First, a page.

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Mother’s Day declared a corporate holiday by Kendra Scott—but is it just ‘a great marketing ploy’?

April 19, 2022, 2:32 PM UTC

Kendra Scott has declared Mother’s Day a paid holiday for all employees at her fashion accessories brand, citing the added pressures stemming from the pandemic.

Scott, who founded her namesake company 20 years ago when her son was only 3 months old, said she wanted to support women struggling to balance the demands of work and family life as schools restricted attendance or shut entirely for public health reasons.

In a statement on Monday, Scott’s company cited reports suggesting that 40% of mothers have added over three hours of daily caregiving to their schedules.

This disproportionately impacts its own workforce, which are almost exclusively women. 

Kendra Scott speaks on a microphone
Designer and philanthropist Kendra Scott.
Rick Kern—Getty Images

“As a working mother, I know how important it is to take the time to celebrate my children, my mother, and myself,” Scott wrote on her Instagram channel, followed by over 1.1 million accounts.

The pandemic has put such a strain on employees across all sectors of the U.S. economy that many have quit their jobs in the Great Resignation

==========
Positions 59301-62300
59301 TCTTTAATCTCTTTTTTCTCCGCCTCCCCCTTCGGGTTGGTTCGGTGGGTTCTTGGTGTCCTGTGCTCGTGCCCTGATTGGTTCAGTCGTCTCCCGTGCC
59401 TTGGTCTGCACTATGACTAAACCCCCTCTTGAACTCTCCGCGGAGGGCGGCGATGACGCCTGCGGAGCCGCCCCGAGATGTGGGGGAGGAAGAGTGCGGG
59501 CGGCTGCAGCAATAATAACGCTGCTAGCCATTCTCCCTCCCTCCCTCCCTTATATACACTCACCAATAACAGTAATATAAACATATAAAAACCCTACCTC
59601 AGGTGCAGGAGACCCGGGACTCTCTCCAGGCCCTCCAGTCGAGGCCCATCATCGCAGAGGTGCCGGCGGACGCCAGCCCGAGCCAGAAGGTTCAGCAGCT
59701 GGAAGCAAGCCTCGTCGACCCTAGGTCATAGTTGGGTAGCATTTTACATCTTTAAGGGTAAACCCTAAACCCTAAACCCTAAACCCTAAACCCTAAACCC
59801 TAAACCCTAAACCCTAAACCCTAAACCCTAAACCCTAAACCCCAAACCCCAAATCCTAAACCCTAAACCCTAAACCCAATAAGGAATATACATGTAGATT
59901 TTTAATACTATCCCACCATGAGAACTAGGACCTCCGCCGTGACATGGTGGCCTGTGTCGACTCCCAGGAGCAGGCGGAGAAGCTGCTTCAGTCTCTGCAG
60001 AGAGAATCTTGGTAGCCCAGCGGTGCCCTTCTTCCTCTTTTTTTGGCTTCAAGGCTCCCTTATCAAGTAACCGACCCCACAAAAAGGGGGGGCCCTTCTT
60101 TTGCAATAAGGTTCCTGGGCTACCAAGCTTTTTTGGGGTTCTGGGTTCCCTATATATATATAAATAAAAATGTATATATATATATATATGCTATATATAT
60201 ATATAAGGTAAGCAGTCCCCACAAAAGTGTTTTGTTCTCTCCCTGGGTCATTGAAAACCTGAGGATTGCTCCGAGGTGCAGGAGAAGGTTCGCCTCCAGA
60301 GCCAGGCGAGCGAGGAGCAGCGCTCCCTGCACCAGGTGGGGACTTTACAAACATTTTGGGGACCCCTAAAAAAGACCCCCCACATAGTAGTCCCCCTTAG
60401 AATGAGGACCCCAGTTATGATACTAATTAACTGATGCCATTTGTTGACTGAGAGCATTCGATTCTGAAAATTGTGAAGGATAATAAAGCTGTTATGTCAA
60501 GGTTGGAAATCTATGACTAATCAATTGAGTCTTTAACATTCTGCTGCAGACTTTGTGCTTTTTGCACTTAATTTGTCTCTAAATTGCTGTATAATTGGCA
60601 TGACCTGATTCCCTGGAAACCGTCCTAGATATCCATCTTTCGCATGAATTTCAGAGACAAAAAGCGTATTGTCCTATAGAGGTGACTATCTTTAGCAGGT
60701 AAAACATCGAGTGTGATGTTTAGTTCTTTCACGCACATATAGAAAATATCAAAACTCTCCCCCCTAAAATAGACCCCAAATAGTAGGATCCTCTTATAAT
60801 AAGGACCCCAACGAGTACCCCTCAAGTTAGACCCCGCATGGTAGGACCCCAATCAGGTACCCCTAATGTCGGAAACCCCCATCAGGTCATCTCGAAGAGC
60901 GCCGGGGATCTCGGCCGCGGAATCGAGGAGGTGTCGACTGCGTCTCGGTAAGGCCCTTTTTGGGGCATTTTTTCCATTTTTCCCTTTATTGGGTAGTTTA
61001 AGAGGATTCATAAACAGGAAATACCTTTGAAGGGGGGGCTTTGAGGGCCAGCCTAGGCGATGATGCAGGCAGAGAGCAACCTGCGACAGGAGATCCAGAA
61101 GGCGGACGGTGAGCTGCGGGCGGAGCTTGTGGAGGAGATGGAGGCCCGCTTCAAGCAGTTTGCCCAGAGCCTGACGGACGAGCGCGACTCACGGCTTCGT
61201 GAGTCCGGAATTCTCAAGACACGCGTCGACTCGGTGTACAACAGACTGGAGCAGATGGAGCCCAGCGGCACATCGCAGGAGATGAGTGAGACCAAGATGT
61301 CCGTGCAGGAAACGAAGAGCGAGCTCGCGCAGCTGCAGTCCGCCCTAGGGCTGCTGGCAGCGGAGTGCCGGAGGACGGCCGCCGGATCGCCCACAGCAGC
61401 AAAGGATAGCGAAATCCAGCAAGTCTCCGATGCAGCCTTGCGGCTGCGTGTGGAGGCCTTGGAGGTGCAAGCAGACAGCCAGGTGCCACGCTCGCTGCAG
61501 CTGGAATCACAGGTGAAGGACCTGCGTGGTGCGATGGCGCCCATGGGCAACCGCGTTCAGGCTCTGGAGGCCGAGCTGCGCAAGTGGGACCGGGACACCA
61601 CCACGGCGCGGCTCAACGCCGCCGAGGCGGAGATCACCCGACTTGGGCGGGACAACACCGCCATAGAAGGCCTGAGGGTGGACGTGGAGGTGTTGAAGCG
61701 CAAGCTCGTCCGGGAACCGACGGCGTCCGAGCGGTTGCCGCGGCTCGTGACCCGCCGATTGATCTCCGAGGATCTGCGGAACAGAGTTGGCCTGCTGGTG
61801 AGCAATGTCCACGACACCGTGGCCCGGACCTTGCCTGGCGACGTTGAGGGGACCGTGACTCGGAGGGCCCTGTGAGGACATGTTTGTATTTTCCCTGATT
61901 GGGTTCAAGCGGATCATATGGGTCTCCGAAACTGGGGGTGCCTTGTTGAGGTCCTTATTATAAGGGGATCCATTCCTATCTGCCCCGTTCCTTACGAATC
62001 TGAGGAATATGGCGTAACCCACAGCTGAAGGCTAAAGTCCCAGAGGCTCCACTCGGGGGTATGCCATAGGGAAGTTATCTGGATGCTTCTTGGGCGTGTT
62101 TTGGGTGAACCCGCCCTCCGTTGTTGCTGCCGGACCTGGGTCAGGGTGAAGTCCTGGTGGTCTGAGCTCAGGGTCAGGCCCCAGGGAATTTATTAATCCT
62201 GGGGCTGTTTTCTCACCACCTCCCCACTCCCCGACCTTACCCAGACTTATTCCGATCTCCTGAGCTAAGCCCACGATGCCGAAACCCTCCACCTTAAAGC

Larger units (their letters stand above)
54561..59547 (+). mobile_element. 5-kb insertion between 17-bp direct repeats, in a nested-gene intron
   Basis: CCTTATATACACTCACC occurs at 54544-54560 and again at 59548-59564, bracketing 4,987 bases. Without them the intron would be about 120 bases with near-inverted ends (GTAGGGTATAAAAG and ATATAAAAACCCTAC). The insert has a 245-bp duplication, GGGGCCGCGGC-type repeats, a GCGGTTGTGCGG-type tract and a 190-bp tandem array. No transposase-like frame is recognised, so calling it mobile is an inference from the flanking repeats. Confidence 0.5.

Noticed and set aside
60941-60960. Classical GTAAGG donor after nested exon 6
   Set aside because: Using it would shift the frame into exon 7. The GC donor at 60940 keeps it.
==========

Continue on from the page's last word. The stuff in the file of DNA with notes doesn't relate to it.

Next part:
A more progressive holiday policy can help serve as a differentiator when recruiting talent, and some companies—notably Netflix and LinkedIn—have unlimited vacation days by benchmarking performance against milestones rather than hours worked.

Scott’s company said retail employees working on the Sunday will now receive time-and-a-half holiday pay on May 8, while the brand’s home office and distribution center will remain closed on the following Monday in observance.

“Recognition of Mother’s Day as a corporate holiday is long overdue,” wrote Kendra Scott CEO Tom Nolan on LinkedIn. “I challenge other businesses to join our pledge.” 

The response on social media was largely positive, with over 6,100 likes to Scott’s post thus far, but there were some sporadic voices of dissent.

In a reply to Nolan’s praise of his founder’s decision, for example, one professional suspected the motives of the company were less altruistic. 

“This is a merchant holiday, period. I know you want to sell jewelry, and this is a great marketing ploy,” wrote Judi Butterworth, a senior vice president at Orion Investment Real Estate, based in Scottsdale, Ariz.

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